Mount Jerome photo

Sir William Rowan Hamilton (1805-1865) Mathematician and Astronomer

Grave No: C 116 - 3489

Brief History:

A brilliant mathematician and astronomer who was knighted for his works in these fields of science in 1835.
Appointed Andrews Professor of Astronomy in 1827 whilst still an undergraduate.
Appointed Superintendent of the Observatory and Astronomer Royal for Ireland at Dunsink Observatory until his death in 1865.
In 1827 wrote Theory of Systems of Rays which contained the phenomenon as conical refraction.
In 1837 appointed President of the Royal Irish Academy.
In 1834 published General Methods of Dynamics that later influenced Erwin Schodinger in his work on quantum mechanics.
In 1835 he was one of the first scientists to believe that a separate science of time was required. This was fully realised in1905 by Albert Einstein.
In 1843 published his most famous discovery was The Theory of Quaternions which paved the way for quantum mechanics and nuclear physics.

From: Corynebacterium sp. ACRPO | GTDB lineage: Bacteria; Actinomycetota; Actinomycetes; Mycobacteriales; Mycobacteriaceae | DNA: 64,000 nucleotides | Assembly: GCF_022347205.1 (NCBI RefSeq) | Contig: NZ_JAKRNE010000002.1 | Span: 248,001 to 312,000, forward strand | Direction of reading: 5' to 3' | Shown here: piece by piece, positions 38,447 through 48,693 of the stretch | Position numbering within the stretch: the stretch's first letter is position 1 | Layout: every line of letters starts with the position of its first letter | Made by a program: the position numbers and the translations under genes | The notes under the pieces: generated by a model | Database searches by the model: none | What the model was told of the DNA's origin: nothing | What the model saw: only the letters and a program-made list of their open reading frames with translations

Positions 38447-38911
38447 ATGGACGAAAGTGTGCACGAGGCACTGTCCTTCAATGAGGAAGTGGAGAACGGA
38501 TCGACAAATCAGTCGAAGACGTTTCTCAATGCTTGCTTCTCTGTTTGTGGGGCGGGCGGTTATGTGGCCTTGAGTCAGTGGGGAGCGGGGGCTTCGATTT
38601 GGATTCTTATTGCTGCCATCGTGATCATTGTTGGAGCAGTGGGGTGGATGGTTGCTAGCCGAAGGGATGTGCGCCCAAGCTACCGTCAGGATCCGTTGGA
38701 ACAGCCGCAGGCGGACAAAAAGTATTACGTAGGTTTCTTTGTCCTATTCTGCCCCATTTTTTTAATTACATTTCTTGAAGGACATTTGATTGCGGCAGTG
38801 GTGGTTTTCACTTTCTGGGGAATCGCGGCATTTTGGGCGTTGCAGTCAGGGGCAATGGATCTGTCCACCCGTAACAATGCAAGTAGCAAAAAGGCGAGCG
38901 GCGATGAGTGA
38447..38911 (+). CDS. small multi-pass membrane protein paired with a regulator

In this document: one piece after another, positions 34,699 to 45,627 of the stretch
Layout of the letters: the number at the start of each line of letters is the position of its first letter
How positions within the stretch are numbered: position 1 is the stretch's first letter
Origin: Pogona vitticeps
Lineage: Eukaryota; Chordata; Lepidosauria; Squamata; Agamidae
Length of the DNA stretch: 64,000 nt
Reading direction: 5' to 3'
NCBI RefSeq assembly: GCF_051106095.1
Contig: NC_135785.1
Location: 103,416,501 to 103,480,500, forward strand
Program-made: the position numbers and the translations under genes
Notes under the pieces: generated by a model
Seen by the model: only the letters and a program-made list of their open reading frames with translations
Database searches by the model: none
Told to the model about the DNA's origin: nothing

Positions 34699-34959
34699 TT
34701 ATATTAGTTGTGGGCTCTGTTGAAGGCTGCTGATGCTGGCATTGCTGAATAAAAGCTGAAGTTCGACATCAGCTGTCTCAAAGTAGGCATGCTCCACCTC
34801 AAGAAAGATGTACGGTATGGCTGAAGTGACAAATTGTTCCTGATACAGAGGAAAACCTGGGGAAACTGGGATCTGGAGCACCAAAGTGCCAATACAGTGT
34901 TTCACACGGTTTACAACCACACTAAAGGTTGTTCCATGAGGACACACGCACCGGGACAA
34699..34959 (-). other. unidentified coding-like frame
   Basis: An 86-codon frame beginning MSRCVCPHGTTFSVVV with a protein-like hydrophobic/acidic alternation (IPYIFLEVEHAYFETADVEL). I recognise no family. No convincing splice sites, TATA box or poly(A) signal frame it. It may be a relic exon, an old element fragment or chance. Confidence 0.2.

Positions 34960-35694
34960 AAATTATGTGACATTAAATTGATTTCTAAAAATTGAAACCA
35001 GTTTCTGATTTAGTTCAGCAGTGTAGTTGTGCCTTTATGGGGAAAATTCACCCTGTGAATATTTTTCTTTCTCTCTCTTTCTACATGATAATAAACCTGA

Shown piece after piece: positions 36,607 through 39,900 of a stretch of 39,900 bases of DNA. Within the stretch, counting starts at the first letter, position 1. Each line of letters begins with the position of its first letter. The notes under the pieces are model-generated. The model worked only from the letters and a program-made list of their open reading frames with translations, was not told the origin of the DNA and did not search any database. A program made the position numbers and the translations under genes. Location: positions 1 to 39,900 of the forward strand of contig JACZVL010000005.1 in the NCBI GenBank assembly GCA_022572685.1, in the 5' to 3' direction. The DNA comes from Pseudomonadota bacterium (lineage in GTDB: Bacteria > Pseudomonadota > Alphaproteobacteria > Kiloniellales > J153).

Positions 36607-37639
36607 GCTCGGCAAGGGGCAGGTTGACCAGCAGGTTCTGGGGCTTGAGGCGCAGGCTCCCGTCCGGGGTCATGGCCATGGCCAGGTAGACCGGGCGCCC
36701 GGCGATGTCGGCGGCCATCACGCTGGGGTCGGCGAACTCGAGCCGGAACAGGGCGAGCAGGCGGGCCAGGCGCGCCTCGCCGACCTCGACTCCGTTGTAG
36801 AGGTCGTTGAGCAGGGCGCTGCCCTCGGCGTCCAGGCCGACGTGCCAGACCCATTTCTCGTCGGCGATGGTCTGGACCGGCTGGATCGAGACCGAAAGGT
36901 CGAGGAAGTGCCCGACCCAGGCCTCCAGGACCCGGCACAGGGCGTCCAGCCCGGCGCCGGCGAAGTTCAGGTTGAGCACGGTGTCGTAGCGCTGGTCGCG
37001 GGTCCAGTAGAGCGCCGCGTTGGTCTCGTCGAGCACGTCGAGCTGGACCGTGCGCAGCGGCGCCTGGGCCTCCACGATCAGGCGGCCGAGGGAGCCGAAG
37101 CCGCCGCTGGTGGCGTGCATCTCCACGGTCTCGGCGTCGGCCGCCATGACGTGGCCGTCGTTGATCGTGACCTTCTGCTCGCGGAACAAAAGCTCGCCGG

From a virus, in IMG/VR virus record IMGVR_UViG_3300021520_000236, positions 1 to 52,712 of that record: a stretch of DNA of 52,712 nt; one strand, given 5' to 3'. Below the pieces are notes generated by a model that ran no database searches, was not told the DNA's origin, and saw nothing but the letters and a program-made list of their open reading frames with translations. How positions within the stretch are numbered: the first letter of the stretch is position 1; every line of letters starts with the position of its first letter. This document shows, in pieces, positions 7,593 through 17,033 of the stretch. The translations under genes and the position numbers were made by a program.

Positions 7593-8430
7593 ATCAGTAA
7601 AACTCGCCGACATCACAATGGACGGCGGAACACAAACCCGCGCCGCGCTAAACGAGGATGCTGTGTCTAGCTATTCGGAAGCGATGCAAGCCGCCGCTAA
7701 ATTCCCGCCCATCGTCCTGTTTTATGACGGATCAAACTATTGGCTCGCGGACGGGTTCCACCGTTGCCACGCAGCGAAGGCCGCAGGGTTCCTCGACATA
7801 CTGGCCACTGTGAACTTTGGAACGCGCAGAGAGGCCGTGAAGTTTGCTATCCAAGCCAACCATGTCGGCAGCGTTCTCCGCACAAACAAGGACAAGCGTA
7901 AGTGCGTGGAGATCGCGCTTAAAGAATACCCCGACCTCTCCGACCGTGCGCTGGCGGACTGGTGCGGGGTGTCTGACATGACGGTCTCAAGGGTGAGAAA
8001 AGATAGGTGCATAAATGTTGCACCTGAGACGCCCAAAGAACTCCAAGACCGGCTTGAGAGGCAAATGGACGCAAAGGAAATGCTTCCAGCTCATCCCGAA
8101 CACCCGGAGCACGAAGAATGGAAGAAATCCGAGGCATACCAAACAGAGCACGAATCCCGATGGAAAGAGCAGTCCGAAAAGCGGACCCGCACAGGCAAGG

In 1846 Hamilton introduced a new method of describing planetary orbit called Hodography.
Close association with Trinity College, with the new Science Building named in his honour.
His statue stands at the entrance to the Government Buildings in Merrion Street.

Description of Monument:

Portland headstone on a granite base.

Directions to Grave:

Turn right onto the Long Walk via the Hawthorn Walk. Proceed for 65 metres and turn right at a Beasley vault into a metre wide pathway. The Hamilton grave is further along 8 metres on your right hand side on the edge of this pathway.

Sir William Rowan Hamilton (1805-1865) Mathematician and Astronomer +

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